Lift propelled versus drag resistance wind turbines — Windchallenge
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Knowledge | Sander Mertens | 25 Jan 2017

The difference between a lift and drag wind turbine explained

lift drag wind turbine

Did you know there are two different types of wind turbines? The two types can easily be distinguished from one another. We’ll try to explain the fundamental differences between air resistance of the rotor (drag) and horizontal axis wind turbines (lift).

 

Air resistance wind turbines are propelled directly by the wind, and the (vertical) rotor moves along with it. This means that it’s impossible for the turbine to rotate faster than the wind. In a way, it works against the wind. This results in a very low efficiency. Additionally, the volume of material needed to build an air resistance wind turbine is much higher than for a lift turbine. More material has negative consequences for performance, price and installation. Both theoretical analyses and field tests have consistently proven air resistance wind turbines have a maximum efficiency of only 15%.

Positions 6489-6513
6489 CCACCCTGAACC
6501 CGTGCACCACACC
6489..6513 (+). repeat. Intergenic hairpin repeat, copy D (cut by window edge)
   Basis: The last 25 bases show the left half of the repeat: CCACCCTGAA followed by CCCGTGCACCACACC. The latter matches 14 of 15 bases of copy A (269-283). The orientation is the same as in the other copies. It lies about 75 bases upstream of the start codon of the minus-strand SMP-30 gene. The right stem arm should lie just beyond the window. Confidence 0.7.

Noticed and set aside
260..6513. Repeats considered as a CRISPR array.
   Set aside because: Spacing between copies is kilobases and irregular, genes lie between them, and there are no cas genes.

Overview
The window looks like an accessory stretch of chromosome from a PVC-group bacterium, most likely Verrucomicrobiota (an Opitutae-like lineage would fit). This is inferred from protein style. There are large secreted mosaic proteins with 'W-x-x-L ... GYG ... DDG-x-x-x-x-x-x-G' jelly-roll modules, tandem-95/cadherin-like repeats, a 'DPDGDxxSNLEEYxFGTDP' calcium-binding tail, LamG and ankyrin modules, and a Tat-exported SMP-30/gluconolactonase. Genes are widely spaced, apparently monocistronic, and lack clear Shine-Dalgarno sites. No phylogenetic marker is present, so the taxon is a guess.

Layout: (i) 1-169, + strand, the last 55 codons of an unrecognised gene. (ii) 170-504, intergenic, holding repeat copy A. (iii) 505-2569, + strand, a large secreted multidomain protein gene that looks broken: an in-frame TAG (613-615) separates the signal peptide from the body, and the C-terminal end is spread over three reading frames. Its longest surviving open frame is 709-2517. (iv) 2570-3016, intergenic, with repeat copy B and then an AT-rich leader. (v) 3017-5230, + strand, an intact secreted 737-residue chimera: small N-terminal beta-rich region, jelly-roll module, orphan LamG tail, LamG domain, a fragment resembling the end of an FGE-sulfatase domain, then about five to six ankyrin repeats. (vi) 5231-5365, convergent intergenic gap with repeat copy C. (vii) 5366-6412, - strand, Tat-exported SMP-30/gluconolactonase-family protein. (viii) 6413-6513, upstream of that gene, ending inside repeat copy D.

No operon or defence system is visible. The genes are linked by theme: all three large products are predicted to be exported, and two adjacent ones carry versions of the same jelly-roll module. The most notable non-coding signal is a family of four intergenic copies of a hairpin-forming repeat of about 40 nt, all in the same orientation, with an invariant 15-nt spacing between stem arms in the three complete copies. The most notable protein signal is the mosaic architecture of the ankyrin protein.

Lift propelled wind turbines have blades that resemble wings you see on airplanes. These blades move at right angles to the wind direction, at a higher speed than the actual wind speed. They work with the wind, like a sail, instead of against the wind. This is why these kind of turbines are fundamentally more suitable for harvesting wind energy. Moreover, the blades cover only a fraction of the rotor surface. This means much less material is needed for the rotor. Aside from the these advantages, the most important feature of the lift propelled turbine is its high efficiency. The maximum efficiency is 59%, also called the Betz limit – this is the maximum power that can be extracted from the wind in open flow.

To summarize, a horizontal axis wind turbine, such as The Windleaf, is the sensible choice. Economically, practically and environmentally.

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